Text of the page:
Expense reports are one of the most exasperating aspects of running an organization, but they are also a necessity. As a company grows, so do the number of expense reports, and it goes from being a mild irritation to a sink hole that costs you a huge amount of money and time.
Auditors in finance teams that need to audit each individual report face numerous challenges in every stage of the reporting process, and this in turn translates to inefficiency in both their work, as well as the employees who are filing those reports, and the managers who need to review them.
5 PAIN-POINTS THAT MAKE AUDITING EXPENSE REPORTS DIFFICULT
1. Manual matching of expense reports with receipts
With the high number of expense reports that are being filed, auditors find it near impossible to sit down and manually match each receipt to their respective expense reports.
Businesses say that 60-80% of reports are not fully reviewed – with an average of one in five expense reports having at least one policy non-compliant expense.
2. Constant follow up with employees over errors in reports
Now, if by some miracle your accountants are actually able to manually review every single expense report, this brings to the fore our next issue: Expense reports that need to be changed.
Whenever there are any issues with an expense report such as policy non-compliant expenses, missing receipts, duplicate expenses, etc. the auditor will have to personally approach the person who filed the report, and tell them what they did wrong, and how to fix it.
A massive waste of time for everyone involved, wouldn’t you agree?
3. Expense policies that are impossible to read and decipher
A lot of organizations do not put much effort into creating a comprehensive expense policy, if they bother with the creation of one at all, and this in turn causes a lot of confusion, as people no longer know exactly what is compliant with company policy.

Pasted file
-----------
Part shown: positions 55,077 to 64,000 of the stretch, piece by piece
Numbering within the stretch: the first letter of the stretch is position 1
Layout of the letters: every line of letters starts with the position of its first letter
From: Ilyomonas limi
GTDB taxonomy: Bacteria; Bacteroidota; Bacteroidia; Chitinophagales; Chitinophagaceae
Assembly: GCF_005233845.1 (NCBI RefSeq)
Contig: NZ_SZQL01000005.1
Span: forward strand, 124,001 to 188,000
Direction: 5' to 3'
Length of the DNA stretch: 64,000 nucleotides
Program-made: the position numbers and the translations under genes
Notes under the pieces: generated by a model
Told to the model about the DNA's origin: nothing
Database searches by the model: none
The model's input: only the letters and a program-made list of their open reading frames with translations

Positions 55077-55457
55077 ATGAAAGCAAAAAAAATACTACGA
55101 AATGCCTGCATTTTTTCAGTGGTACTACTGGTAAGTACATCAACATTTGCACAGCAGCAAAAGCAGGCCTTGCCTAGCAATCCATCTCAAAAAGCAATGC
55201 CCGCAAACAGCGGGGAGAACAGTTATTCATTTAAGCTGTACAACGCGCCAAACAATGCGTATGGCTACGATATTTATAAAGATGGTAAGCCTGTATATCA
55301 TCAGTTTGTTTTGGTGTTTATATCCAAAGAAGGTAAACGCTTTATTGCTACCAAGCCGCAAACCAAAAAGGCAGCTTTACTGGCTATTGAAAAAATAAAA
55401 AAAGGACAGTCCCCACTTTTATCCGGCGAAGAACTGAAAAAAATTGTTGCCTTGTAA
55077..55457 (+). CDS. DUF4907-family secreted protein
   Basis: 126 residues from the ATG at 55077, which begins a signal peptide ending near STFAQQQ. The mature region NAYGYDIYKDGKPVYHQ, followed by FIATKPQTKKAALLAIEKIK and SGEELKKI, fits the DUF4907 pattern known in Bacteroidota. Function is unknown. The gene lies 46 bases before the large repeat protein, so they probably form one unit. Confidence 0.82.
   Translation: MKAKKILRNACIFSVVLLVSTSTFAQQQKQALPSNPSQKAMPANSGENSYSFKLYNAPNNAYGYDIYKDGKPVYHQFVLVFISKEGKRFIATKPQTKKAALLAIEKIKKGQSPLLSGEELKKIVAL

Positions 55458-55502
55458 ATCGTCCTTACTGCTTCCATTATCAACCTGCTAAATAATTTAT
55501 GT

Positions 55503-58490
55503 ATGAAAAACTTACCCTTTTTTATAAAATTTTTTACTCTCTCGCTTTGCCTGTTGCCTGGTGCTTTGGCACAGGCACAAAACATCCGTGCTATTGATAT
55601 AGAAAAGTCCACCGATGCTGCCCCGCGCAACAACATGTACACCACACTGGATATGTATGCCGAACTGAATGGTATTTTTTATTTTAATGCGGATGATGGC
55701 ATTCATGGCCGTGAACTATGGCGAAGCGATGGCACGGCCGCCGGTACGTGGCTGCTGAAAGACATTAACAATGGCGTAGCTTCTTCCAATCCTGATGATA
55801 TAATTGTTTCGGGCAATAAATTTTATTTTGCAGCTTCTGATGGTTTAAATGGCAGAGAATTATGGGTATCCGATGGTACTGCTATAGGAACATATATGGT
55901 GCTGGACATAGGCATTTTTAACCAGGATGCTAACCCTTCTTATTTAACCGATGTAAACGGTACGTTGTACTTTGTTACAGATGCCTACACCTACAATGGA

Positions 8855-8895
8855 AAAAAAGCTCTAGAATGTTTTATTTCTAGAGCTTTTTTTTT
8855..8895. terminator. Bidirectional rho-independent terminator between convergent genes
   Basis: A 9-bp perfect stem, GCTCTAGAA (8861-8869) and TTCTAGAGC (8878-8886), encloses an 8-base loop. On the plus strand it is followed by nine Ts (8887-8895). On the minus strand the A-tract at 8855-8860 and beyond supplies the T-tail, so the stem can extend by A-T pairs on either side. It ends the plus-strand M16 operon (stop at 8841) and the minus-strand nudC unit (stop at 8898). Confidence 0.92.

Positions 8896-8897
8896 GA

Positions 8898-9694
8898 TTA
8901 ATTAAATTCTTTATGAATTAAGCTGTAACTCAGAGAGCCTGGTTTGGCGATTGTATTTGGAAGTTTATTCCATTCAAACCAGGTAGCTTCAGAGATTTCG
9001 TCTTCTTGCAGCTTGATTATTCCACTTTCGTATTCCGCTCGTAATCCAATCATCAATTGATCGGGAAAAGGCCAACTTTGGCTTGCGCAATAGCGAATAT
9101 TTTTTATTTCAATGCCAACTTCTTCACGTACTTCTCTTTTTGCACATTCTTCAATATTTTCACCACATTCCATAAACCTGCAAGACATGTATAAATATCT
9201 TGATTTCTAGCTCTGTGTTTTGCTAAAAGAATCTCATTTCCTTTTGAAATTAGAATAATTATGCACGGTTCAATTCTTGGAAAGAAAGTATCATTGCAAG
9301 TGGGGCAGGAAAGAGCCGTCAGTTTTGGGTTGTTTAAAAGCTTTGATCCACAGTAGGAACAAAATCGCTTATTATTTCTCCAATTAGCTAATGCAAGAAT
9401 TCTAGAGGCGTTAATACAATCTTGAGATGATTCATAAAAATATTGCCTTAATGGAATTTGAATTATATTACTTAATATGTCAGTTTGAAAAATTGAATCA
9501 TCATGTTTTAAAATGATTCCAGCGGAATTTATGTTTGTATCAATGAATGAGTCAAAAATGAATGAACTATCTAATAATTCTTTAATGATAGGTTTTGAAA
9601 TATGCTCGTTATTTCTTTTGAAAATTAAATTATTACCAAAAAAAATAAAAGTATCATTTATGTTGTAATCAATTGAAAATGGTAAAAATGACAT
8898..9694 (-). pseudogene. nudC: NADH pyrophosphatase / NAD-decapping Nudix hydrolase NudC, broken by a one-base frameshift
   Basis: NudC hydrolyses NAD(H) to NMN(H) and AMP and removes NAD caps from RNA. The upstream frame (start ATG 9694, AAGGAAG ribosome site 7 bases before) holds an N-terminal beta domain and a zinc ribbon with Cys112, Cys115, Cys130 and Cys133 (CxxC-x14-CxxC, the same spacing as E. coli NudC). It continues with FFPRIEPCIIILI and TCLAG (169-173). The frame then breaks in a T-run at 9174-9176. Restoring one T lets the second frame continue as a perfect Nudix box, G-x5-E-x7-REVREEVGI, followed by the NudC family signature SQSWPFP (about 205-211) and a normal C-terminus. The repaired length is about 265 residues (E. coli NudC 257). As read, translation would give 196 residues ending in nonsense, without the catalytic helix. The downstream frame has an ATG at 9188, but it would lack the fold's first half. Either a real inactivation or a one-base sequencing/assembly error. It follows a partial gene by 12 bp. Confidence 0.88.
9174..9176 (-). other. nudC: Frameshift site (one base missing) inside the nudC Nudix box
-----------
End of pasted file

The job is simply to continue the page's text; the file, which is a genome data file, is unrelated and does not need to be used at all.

This leads to the same mistakes being made over and over again, causing a significant waste of both time and money, assuming these mistakes are actually caught when the auditors are drowning in expense reports.
4. End-of the month overload of expense reports
As more and more expense reports get added to the list of reports pending audit, people start running out of time to complete their other tasks, and see to their other responsibilities. And, on the flip side, employees are wasting a lot of time filing expense reports, correcting incorrect expense reports, instead of concentrating on the job they were actually hired for.
It doesn’t make sense when people companies have hired to fulfil vital business requirements, are stuck on expense reports. It ends up costing a pretty penny, and saps everyone’s morale.
5. Manual processes that aren’t scalable
The goal of every business entity is to achieve and sustain growth on a consistent basis. And, as organizations grow, and start expanding their on their workforce, there is also an increase in the number of expense reports that are being filed.
Manual processes just cannot support rapid expansion, as it is much too inefficient for auditors to manually process the growing number of expense reports this growth will bring. Finance teams need to be better equipped in order to match the scaling ambitions of organizations.
Expense reports are one of the most exasperating aspects of running an organization, but they are also a necessity. As a company grows, so do the number of expense reports